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Re: sailing with a partially furled headsail

In general I agree, but since OP didn't state what model of furler you never know... our new to us boat had a Hood 810 Seafurl continuous line furler that was really only designed to furl the whole sail, not reef it partially... probably not many of those out there these days but worth checking particular model to be sure they refer to it as a "reefing" system as well as "furling" system.

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I doubt any furler or any genoa cant be successfully partially furled. The technology has been popular for 30 years. So unless your furler and sails are over 30 years old you will not have a problem.

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post #14 of 37 Old 06-08-2016
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Re: sailing with a partially furled headsail

This is an excellent point... when changing from a larger to smaller headsail most everyone will also adjust their jib sheet angle, when furling part of their furling headsail in many (well at least speaking for myself) forget to adjust sheet angle.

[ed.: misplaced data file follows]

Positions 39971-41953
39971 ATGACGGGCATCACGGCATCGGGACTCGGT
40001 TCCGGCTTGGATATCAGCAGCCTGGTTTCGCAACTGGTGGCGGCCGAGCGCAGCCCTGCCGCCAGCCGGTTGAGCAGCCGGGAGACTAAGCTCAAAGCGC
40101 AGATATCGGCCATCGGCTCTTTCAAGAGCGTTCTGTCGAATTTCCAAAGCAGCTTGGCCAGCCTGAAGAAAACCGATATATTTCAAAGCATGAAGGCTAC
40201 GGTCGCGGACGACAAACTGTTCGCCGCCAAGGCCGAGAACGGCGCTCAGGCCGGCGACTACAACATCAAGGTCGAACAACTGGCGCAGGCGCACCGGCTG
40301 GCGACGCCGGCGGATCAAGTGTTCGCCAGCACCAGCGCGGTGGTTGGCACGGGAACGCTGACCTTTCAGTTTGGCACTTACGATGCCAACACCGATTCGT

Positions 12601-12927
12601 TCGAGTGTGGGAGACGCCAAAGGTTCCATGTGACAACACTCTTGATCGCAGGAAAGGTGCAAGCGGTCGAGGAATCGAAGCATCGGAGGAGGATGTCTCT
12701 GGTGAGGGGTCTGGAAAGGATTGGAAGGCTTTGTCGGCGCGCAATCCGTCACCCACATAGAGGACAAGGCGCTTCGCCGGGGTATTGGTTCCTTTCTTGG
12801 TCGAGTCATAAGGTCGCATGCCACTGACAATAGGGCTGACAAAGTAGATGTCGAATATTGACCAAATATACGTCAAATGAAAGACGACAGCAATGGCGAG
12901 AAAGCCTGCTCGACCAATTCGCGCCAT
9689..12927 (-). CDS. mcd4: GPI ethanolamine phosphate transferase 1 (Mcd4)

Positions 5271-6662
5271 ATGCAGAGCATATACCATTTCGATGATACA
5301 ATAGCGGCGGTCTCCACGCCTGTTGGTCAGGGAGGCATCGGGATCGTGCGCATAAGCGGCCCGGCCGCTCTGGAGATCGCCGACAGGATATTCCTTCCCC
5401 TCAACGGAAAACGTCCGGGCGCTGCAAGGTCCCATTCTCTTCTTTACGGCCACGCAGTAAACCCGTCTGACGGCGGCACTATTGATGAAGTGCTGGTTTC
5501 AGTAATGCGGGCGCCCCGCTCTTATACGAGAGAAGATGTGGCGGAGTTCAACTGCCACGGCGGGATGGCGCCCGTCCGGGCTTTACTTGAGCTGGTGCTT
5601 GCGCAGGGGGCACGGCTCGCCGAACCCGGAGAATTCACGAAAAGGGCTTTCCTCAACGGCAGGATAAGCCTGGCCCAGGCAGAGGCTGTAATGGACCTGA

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A part of getting a good furl that will still have good shape is the angle of the jib sheet and the tension on the sheet. Get those right and you get a pretty good sail shape if the sail isnt blown out and you have a foam luff.

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post #15 of 37 Old 06-08-2016
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Re: sailing with a partially furled headsail

I was surprised at how relatively inexpensive the garhauer adjustable jib car system is. Its a very nice addition to our sail handling setup
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post #16 of 37 Old 06-08-2016
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Re: sailing with a partially furled headsail

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The speed was measured by gps. All the current prediction tables said I was at slack (lower Chesapeake).